A self develops, becomes integrated,, and recognizable to the degree that one becomes aware that she/he consistently experiences and interacts with-in the world in her or his particular ways.
Trying to identify oneself definitively by teasing apart all of the deeply intertwined relations between self and other--to fix one's true self--may be in vain, because one's self changes through experience and one need only be in touch with one's present state.
--Roxanne J. Fand
Abbott, Josie M.. The Angel in the Office: The Life and Work of the Office Secretary. Auto/Biography Study Group Monograph 1. Oxford: British Sociological Association, 2010. Explores the lifestyle and experiences of the female office worker from her first, marginal appearance in the 1870s to her troubled but firm establishment by 1900.
Adams, Gretchen A. The Specter of Salem: Remembering the Witch Trials in Nineteenth-Century America. Chicago: U of Chicago P, 2010. Shows how collective memorializing of the witch trials represented real or imagined threats to American society from the Revolution through the 1800s.
Aplin, John. The Inheritance of Genius: A Thackeray Family Biography, 1798-1875. Cambridge: Lutterworth, 2010. Prosopography of the Thackeray family uses letters, journals, notebooks, and diaries to focus on Thackeray's relations with his mother, wife, and daughters.
Armitage, Sue, and Laurie Mercer. Speaking History: Oral Histories of the American Past, 1865--Present. New York: Palgrave, 2010. Contextualized oral histories, organized chronologically around broad themes in US history, show how oral histories link individual experiences to larger historical narratives.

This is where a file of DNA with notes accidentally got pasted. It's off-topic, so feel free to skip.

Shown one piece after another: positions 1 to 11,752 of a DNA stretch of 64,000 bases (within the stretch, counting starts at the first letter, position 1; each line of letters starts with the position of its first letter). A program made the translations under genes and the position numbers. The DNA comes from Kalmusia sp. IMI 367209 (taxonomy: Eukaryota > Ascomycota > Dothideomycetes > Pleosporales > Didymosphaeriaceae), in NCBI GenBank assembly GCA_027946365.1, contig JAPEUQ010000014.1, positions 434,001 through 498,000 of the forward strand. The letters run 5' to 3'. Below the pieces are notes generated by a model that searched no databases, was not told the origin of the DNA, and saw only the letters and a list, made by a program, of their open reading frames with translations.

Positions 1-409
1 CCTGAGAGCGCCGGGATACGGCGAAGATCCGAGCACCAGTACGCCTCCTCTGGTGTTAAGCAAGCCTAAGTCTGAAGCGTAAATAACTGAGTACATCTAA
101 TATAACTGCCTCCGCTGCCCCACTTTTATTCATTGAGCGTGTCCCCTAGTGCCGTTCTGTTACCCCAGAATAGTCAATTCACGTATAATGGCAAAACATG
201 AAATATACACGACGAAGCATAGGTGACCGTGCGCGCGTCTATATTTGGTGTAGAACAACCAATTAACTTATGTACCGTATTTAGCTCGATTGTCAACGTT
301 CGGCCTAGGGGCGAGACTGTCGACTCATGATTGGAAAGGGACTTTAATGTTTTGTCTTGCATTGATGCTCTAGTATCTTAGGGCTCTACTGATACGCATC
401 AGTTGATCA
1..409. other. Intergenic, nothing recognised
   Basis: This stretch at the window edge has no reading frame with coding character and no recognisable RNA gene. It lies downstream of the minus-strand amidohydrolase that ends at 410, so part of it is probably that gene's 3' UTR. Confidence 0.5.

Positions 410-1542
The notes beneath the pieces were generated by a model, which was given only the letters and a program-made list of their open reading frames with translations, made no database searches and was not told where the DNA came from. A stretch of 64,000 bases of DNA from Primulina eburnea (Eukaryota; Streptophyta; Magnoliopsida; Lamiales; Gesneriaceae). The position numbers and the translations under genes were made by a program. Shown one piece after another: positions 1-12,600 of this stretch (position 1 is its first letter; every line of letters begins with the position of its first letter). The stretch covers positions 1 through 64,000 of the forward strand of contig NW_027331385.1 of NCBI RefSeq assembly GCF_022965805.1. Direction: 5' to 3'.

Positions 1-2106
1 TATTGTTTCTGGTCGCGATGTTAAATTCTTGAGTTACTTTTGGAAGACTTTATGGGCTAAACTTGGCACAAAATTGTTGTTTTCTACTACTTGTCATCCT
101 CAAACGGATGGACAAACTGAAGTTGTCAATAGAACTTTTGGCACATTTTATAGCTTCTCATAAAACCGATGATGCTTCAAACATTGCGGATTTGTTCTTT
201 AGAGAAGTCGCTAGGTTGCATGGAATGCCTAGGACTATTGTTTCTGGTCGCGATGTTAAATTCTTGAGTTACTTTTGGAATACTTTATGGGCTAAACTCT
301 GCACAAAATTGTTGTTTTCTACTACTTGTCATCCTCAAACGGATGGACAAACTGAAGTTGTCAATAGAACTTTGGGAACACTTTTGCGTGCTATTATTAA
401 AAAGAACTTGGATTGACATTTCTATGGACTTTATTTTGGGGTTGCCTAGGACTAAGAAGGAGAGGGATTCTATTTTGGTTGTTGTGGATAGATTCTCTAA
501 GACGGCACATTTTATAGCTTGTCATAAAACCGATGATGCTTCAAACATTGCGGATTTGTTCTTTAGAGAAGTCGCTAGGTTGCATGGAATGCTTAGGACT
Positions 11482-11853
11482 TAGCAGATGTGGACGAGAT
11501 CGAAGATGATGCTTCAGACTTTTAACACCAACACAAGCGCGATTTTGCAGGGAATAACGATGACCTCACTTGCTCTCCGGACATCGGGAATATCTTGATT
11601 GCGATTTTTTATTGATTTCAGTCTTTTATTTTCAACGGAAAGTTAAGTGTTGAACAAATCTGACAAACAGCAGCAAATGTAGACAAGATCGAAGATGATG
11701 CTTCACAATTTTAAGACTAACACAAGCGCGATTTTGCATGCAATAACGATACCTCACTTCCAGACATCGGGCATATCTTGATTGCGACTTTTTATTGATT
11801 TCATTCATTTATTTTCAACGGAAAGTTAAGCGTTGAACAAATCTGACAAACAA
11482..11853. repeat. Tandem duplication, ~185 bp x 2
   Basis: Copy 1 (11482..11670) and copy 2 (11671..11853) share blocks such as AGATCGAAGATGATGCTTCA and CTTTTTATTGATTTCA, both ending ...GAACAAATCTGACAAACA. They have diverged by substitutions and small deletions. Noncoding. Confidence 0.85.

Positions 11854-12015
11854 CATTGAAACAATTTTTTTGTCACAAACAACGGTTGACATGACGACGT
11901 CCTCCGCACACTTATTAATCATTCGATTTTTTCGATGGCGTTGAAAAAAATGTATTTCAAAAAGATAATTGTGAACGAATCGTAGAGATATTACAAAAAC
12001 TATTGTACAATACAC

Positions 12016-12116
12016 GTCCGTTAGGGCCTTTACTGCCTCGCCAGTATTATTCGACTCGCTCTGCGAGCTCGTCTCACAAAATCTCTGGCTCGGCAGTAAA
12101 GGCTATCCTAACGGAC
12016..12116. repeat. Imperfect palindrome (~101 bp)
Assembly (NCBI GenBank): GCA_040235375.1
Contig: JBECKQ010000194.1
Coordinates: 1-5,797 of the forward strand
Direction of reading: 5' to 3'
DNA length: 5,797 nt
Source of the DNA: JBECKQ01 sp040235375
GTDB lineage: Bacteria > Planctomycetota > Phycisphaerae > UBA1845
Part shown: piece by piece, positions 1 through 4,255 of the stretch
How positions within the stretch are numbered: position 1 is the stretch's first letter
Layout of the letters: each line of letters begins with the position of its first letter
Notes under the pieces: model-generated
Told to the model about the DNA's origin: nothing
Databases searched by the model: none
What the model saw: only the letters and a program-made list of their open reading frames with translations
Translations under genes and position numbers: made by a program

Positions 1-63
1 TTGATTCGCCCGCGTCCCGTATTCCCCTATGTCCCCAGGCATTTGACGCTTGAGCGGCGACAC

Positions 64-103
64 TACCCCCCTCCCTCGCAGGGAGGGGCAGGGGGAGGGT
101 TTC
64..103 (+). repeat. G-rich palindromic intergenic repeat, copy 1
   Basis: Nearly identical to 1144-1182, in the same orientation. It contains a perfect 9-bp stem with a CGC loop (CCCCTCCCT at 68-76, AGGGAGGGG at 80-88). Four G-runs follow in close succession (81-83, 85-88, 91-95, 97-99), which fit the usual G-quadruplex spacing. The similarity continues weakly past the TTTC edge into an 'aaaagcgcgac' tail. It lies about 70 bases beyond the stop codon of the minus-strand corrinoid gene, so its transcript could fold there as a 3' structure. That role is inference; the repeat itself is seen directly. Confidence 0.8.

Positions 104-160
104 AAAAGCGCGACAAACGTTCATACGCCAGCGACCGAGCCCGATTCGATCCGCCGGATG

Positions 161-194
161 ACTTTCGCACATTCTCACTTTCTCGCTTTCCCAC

Atkinson, Juliette. Victorian Biography Reconsidered: A Study of Nineteenth-Century 'Hidden' Lives. New York: Oxford UP, 2010. Shows how nineteenth-century biographers challenged the "Great Men" biographical tradition to include the lives of neglected or unknown men and women.
Bass, Amy. Those About Him Remained Silent: The Battle overW. E. B. Du Bois. Minneapolis: U of Minnesota P, 2009. Tracks the conflicts over the meaning and legacy of Du Bois's life.
Baumel-Schwartz, Judith Tydor. Perfect Heroes: The World War II Parachutists and the Making of Israeli Collective Memory. Madison: U of Wisconsin P, 2010. Analyzes how segments of Israeli society constructed nationalist narratives around Jewish volunteers from Palestine who parachuted into Nazi-occupied Eastern Europe and the Balkans.
Beard, Laura J. Acts of Narrative Resistance: Women's Autobiographical Writings in the Americas. Charlottesville: U of Virginia P, 2010. Paired readings of works by Helena Parente Cunha and Luisa Futoransky, Ana Maria Shua and Nelida Pinon, and Lee Maracle and Shirley Sterling reveal genres of resistance.
Bergstein, Mary. Mirrors of Memory: Freud, Photography and the History of Art. 114 illus. Ithaca: Cornell UP, 2010. Explores how photographs helped Freud elaborate the concepts of psychoanalysis.
Berman, Jefffrey. Companionship in Grief: Love and Loss in the Memoirs of C. S. Lewis, John Bayley, Donald Hall, Joan Didion, and Calvin Trillin. Amherst: U of Massachusetts P, 2010. Highlights variations on themes of love and loss related to the death of a spouse.
Berson, Seemah C. I Have a Story to Tell You. Waterloo: Wilfrid Laurier UP, 2010. Recreates from interviews the life stories of thirty-seven early twentieth century Eastern European Jewish immigrants to Montreal, Toronto, and Winnipeg.
Bevington, David. Shakespeare and Biography. New York: Oxford UP, 2010. Chronicles developments in Shakespeare biographies from the early 1700s to the present.
Bona, Mary Jo. By the Breath of Their Mouths: Narrative Resistance in Italian America. Albany: SUNY P, 2010. Examines the uses of oral language for liberation and generational transmission in Italian American oral biographies, memoirs, fiction, and poetry. …